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Flu Screening

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​1. Do you have a fever?

Yes

In most cases a high fever (over 102o) is more sug​gestive of the flu rather than a cold. Fever due to a cold is usually less than 102o but not always.

It is important to contact your healthcare provider if you experience fever and any of the following symptoms: constant vomiting/diarrhea, stiff neck, severe headache, and shortness of breath, difficulty breathing or any unusual symptoms.

Normal body temperature varies throughout the day, usually lower in the morning and higher in the late afternoon. An elevated temperature is considered to be over 100.3oF (37.8oC). Although an elevated body temperature or fever may be uncomfortable, fever plays a protective role in the body's response to infection, enhancing the body's defense mechanisms.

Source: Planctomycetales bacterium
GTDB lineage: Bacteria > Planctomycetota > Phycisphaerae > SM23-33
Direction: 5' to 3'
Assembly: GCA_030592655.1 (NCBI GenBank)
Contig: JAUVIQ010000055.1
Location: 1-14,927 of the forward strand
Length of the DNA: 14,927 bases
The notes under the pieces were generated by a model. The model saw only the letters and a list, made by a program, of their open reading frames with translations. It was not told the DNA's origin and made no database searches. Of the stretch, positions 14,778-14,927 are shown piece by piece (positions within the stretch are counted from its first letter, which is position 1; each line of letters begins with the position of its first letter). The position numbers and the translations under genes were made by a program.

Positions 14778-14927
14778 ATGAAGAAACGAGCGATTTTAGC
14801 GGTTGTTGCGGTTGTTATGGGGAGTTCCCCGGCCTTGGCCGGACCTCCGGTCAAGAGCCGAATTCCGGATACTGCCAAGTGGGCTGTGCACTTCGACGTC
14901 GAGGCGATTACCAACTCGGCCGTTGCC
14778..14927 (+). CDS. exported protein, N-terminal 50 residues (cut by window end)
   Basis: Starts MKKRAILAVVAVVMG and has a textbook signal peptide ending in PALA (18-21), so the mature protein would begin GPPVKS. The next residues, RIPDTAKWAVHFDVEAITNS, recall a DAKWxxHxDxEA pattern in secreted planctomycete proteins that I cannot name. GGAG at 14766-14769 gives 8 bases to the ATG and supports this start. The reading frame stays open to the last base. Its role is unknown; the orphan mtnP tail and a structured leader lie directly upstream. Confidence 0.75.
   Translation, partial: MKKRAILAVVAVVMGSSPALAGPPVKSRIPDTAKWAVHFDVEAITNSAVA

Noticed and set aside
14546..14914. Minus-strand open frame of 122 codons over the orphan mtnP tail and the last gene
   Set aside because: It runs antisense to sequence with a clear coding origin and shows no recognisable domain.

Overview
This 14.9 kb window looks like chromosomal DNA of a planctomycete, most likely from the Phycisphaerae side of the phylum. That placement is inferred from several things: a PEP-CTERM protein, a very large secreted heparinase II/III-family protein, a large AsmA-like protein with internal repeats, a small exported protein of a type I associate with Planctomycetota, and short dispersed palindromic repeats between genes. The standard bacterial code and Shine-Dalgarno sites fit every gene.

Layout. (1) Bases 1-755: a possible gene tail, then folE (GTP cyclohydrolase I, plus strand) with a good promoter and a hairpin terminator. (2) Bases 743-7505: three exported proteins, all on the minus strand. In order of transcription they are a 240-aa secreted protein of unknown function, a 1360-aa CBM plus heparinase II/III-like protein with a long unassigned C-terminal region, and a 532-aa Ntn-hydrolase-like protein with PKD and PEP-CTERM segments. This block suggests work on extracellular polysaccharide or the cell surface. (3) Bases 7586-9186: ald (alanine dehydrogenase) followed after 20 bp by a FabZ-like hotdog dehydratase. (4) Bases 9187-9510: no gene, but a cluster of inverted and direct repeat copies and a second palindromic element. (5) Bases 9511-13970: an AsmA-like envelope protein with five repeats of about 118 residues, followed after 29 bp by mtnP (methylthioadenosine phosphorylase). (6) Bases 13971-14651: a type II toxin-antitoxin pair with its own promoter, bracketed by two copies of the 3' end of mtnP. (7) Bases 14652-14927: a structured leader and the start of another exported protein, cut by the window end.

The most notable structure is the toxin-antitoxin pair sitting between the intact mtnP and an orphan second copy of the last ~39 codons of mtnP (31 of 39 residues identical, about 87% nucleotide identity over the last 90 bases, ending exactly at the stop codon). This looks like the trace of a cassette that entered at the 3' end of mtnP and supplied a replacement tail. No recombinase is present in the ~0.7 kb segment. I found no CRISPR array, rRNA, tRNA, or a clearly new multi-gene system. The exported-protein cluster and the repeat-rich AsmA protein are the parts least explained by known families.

Acetaminophen and ibuprofen are available to help reduce fever and may be taken as per package directions. Do not exceed the recommended dose. If you are under the age of 19, do not take aspirin (also known as salicylate) and products that contain aspirin/salicylates to prevent a rare disorder called Reye's Syndrome, which can cause liver and brain damage. An example of a medicine that contains salicylate is Pepto Bismol, therefore it should be avoided by those under age 19.

If you have a fever and multiple symptoms, it's much more likely that you have the flu. Most cold and flu symptoms do not require a healthcare visit. See our flu page for more advice on self care and when to seek medical care.

No